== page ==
1. Albanese MA. Problem-based learning. Edinburgh: ASME; 2007.

N.B. For a book with multiple authors provide details of all the first 6 authors in the Reference list, followed by et al.

Edited books

Required elements

  • Author(s),
  • Initial(s). editors.
  • (Year of publication)
  • Title of book. Edition (if not 1st edition).
  • Place of publication:
  • Publisher.

Reference list entry

2. Gilstrap LC 3rd, Cunningham FG, VanDorsten JP, editors. Operative obstetrics. 2nd ed. New York: McGraw-Hill; 2002.

Chapter from an edited book

Required elements

  • Chapter author(s) surname(s),
  • Initial(s).
  • 'Title of chapter'.
  • In:
  • Name of editors,
  • Editors.
  • Title of book.
  • Place of publication: publisher;
  • Year.
  • Page numbers preceded by p.

Reference list entry

3. Meltzer PS, Kallioniemi A, Trent JM. Chromosome alterations in human solid tumors. In: Vogelstein B, Kinzler KW, editors. The genetic basis of human cancer. New York: McGraw-Hill; 2002. p. 93-113.

E-books

Required elements

  • Author(s),
  • (editors if required).
  • Title of book.
  • [Internet]
  • Edition (if not 1st edition).
  • Place of publication;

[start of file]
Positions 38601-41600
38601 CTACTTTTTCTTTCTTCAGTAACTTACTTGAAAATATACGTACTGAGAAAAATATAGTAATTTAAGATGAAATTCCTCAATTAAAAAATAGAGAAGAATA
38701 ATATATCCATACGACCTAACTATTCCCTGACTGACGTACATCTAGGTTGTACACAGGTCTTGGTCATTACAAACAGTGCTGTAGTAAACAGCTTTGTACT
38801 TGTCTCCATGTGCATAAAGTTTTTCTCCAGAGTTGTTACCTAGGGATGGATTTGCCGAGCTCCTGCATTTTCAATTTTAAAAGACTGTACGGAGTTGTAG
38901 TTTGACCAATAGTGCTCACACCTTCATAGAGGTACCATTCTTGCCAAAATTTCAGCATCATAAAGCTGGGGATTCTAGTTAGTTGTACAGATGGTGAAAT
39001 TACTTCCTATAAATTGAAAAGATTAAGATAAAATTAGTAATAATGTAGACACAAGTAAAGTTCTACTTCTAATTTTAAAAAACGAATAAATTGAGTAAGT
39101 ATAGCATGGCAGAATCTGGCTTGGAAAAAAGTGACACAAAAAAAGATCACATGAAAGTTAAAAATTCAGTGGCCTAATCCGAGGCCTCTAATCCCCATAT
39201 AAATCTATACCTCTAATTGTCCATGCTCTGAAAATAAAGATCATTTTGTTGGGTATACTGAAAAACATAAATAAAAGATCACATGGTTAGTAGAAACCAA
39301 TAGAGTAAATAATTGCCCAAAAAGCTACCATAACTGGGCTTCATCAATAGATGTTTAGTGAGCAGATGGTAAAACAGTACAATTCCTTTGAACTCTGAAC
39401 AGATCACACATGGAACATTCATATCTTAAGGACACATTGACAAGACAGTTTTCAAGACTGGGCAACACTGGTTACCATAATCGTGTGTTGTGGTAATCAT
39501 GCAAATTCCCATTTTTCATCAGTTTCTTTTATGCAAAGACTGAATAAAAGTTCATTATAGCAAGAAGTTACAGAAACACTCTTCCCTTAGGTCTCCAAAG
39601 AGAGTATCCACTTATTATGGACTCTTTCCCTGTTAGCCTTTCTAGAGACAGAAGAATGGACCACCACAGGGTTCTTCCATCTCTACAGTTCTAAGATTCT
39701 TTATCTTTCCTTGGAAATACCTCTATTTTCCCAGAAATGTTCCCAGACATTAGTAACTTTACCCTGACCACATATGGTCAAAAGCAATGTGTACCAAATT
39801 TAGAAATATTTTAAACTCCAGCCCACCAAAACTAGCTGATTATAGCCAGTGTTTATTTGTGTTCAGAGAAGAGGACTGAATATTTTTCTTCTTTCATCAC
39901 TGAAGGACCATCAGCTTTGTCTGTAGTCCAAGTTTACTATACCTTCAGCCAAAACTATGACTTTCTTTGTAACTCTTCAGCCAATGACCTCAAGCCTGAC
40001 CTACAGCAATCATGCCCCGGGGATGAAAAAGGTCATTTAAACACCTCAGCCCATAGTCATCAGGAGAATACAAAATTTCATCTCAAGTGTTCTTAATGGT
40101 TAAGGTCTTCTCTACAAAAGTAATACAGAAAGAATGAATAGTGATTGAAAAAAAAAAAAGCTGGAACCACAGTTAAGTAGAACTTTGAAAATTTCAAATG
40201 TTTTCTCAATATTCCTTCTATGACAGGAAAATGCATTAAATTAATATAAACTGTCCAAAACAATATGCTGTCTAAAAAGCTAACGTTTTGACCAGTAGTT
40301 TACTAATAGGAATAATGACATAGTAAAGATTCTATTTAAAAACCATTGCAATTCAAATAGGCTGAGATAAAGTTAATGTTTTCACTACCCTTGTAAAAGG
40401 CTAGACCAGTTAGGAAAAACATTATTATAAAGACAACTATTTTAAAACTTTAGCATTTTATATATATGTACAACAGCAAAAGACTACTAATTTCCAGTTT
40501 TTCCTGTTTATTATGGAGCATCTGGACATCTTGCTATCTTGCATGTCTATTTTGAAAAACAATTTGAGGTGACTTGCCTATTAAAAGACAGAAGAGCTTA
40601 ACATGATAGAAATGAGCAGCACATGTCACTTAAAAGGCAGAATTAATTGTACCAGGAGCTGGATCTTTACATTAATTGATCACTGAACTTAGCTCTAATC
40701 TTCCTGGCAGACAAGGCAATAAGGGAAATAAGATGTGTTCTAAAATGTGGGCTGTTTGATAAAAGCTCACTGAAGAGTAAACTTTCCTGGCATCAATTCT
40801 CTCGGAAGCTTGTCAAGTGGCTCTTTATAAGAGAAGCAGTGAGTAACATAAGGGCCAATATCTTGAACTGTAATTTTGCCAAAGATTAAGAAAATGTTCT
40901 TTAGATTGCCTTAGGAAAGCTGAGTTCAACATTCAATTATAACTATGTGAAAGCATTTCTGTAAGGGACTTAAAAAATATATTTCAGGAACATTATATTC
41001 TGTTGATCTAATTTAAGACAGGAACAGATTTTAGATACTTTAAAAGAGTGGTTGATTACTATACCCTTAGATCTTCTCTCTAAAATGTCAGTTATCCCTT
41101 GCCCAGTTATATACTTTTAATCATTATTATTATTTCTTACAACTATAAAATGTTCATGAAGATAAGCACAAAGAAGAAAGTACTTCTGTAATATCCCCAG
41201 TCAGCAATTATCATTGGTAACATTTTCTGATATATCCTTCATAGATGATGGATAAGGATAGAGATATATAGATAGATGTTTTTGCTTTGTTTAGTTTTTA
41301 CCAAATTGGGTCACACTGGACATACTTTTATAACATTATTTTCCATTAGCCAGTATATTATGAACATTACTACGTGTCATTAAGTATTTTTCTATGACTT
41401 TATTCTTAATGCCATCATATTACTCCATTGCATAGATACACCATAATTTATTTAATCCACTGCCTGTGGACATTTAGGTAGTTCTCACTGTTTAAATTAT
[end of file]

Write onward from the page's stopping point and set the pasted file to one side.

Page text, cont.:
• Year.
  • [cited date].
  • [Available from: URL].

Reference list entry

4. Foley KM, Gelband H, editors. Improving palliative care for cancer [Internet]. Washington: National Academy Press; 2001 [cited 2002 Jul 9]. Available from: http://www.nap.edu/books/0309074029.html/

Journal articles (printed)

Required elements

  • Author(s) surname.
  • Initials.
  • Title of article
  • Abbreviated title of journal.
  • Year, first 3 letters of month, date;
  • Volume (issue):
  • Page numbers (without p).

Reference list entry

5. Endres M, Engelhardt B, Koistinaho J, Lindvall O, Meairs S, Mohr JP, et al. Improving outcome after stroke: Overcoming the translational roadblock. Cerebrovasc Dis. 2008, Feb, 22;25(3):268-78.

Journal articles (electronic)

Required elements

  • Author(s) surname
  • Initial
  • Title of article
  • Abbreviated title of journal
  • Year
  • [cited year month date];
  • Volume number (Issue number):
  • Page numbers (without p).
  • Available from: URL or DOI

Reference list entry

1. Fanta CH. Asthma. N Engl J Med. [Internet] 2009 [cited 9 Jan 2013]; 360(10):1002-14. Available from: http://www.nejm.org/doi/full/10.1056.NEJMra0804579